When you hear the premise of Ravers, you could be forgiven for thinking it’s a comedy-horror in the vein of, say, Shaun of the Dead. “Party like there’s no tomorrow” is the tagline, to a film about a contaminated energy drink that turns a bunch of party people at an illegal rave into murderous mutants. While a germophobic journalist battles to get herself and her friends out alive. But on a visit to the set, FANDOM learned that the film is much more difficult to pigeonhole. According to actress Maria Volk who plays Jen in the film, the horror to comedy split is roughly 80% to 20%. Here are the most surprising facts we learned about the film that receives its world premiere at Frightfest this week.
The Film Started Life As ‘Poppers’
Let’s be clear for those who may not know: ‘poppers’ are a type of drug. The original concept for the film sprang from an idea writer Luke Foster came up with, in which a bunch of party people take a drug that makes their heads explode. So far, so Scanners. Kind of. He called it Poppers. See what he did there?
“Except that wasn’t really a movie and there was no real jeopardy for a protagonist because all they had to do was not eat the poppers,” says director Bernhard Pucher. “But I loved the idea of something happening to ravers: them taking a drug and it f—s them up, and people getting stuck with them.”
After they worked on the story, it became a revenge flick in which the main character takes vengeance on a group of partygoers squatting at her dad’s warehouse.
“But it didn’t really give us sympathy for the main character,” says Pucher. “She [meted her revenge] with this E. coli virus thing and it was just completely bonkers. It made no sense. That was five years ago.” The story eventually became what you’ll see on screen — although it’s arguably set to be no less bonkers.
A Bad Batch of Energy Drinks Turns Ravers Into Mutants
It was Foster who ultimately came up with the idea to introduce an old contaminated batch of energy drinks which would mutate the ravers, turning them into nightmarish zombie-types. FANDOM got a look at the latex masks used to turn the actors into horrifying mutants and they weren’t pretty.
Pucher explains the effects of the mutation: “The basic idea is that we created this fake chemical called renatine. Renatine reacts with each raver depending on the drugs they’ve used. So a stoner gets really stoned and very hungry, a person on ecstasy hugs people to death, and people doing coke get hyper-aggressive. People on ketamine are completely knocked out while still awake, so people can trample on them and they feel nothing. So it’s an extreme version of what the drug does.”
The Mutation is Based on Science
Pucher explains the theory behind the reaction the contaminated energy drink has with the body.
“Our theory was that the renatine ups the testosterone in your body, and the testosterone exaggerates the effects of the drug,” he says. “Which is very loose science but … my brother-in-law is a biochemist and he said, ‘Yeah you can get away with that’.”
So there you have it. Squat party turned drugged-up zombie bloodbath. This could happen IRL. The ‘science’ behind it also gives the chemist character, Ozzy, the chance to figure out what’s going on and attempt to make an antidote. Using birth control pills. Go figure.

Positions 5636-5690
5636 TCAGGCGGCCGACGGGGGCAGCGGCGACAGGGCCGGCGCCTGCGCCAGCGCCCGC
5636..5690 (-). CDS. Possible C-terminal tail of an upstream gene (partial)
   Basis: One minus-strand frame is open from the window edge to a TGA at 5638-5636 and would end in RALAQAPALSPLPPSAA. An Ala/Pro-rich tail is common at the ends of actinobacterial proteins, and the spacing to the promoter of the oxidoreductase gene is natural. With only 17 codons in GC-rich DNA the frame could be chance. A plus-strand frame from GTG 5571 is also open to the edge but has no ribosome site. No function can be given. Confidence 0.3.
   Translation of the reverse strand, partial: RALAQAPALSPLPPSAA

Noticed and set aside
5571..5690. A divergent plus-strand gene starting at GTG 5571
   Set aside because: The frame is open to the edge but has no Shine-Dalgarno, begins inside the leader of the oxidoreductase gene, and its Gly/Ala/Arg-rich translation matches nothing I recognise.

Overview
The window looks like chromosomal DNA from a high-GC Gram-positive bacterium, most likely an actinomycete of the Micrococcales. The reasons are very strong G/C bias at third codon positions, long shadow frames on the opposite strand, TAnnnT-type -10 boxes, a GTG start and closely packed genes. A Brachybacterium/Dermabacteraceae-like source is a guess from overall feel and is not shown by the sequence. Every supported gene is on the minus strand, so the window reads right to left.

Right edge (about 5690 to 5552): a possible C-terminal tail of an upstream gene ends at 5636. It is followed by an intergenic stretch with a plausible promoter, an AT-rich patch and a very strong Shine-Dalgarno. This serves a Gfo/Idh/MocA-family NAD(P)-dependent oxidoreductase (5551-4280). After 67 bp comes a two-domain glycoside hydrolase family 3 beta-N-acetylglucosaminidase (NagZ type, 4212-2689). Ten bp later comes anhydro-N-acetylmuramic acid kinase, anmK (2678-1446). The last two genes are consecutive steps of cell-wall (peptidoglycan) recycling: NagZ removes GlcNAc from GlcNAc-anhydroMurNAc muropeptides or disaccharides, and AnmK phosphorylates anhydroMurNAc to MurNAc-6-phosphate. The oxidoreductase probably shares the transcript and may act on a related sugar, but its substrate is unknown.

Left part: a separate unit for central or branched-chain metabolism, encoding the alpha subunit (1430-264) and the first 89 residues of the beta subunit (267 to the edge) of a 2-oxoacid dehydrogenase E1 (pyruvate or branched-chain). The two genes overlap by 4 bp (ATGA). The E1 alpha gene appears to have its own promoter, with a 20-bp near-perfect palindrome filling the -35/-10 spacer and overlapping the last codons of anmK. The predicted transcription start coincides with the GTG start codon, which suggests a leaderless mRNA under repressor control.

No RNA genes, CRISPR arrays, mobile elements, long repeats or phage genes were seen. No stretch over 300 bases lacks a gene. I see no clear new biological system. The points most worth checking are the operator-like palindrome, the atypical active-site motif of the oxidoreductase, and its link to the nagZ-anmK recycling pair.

It’s ‘Die Hard’ meets ‘Terminator’ via ‘Dawn of the Dead’
Pucher denies paying homage to George A. Romero’s zombie classic Dawn of the Dead but does admit there are similarities. “Our guys aren’t dead – they’re mutated and you can recover them,” he says by way of pointing out the differences.
“Usually with zombie movies, you’re stuck inside a place and you’re trying to keep them out. In our case, it’s the exact opposite — you’re stuck inside the place and you can’t get out,” Pucher says of Ravers. And in this way, he says, the film takes its cue from Die Hard.
“In terms of how I direct it and how I see the action and the pacing and stuff like that, I think Die Hard [is its closest famous cousin],” he explains. “You’re stuck inside the place with the bad guys and you have to find the way out of that. It has a lot more similarities with this, and there’s quite a bit of action in the movie — so I looked a bit more into the action genre for inspiration than the horror genre.” Hence him also referencing The Terminator.
The Director Pays a Grisly Homage to His DJ Roots
Pucher used to be a DJ back in the day, so the rave setting draws on personal experience. One of his favourite parts of the film is a nod to his record-spinning background which also doubles as a message to the contemporary DJ community.
“One of our characters stabs the DJ with a tonearm from a turntable, and then when that guy dies he plugs in a USB stick and plays his [music] digitally instead,” reveals Pucher. “So that’s my little thing at my DJ community saying, ‘Hey, look — don’t forget the records, they’re still around.’ But, basically, how digital killed vinyl.”
There’s a Guy Peddling Spoiled Peyote
One of the characters, Vince, is the guy who “pushes the atmosphere”, according to actor Kamal Angelo Bolden. Yes, that’s a euphemism for dealing drugs. Anyway, among his varied bags of substances is an interesting-looking black narcotic.
“The [bag] with the black stuff is peyote. Aged peyote. It’s a very fine peyote,” Bolden laughs before revealing, “It’s actually spoiled. It’s actually terrible peyote but the way I sell it is it’s aged to perfection, like fine wine. Someone takes it but they don’t ingest it. I have a hater who is at the party and she doesn’t want me to sell it because she thinks it’s rancid.” Something tells us it’ll have a significant part to play by the end of the film.
Ravers also features Species icon Natasha Henstridge and premieres at Frightfest in London on August 25.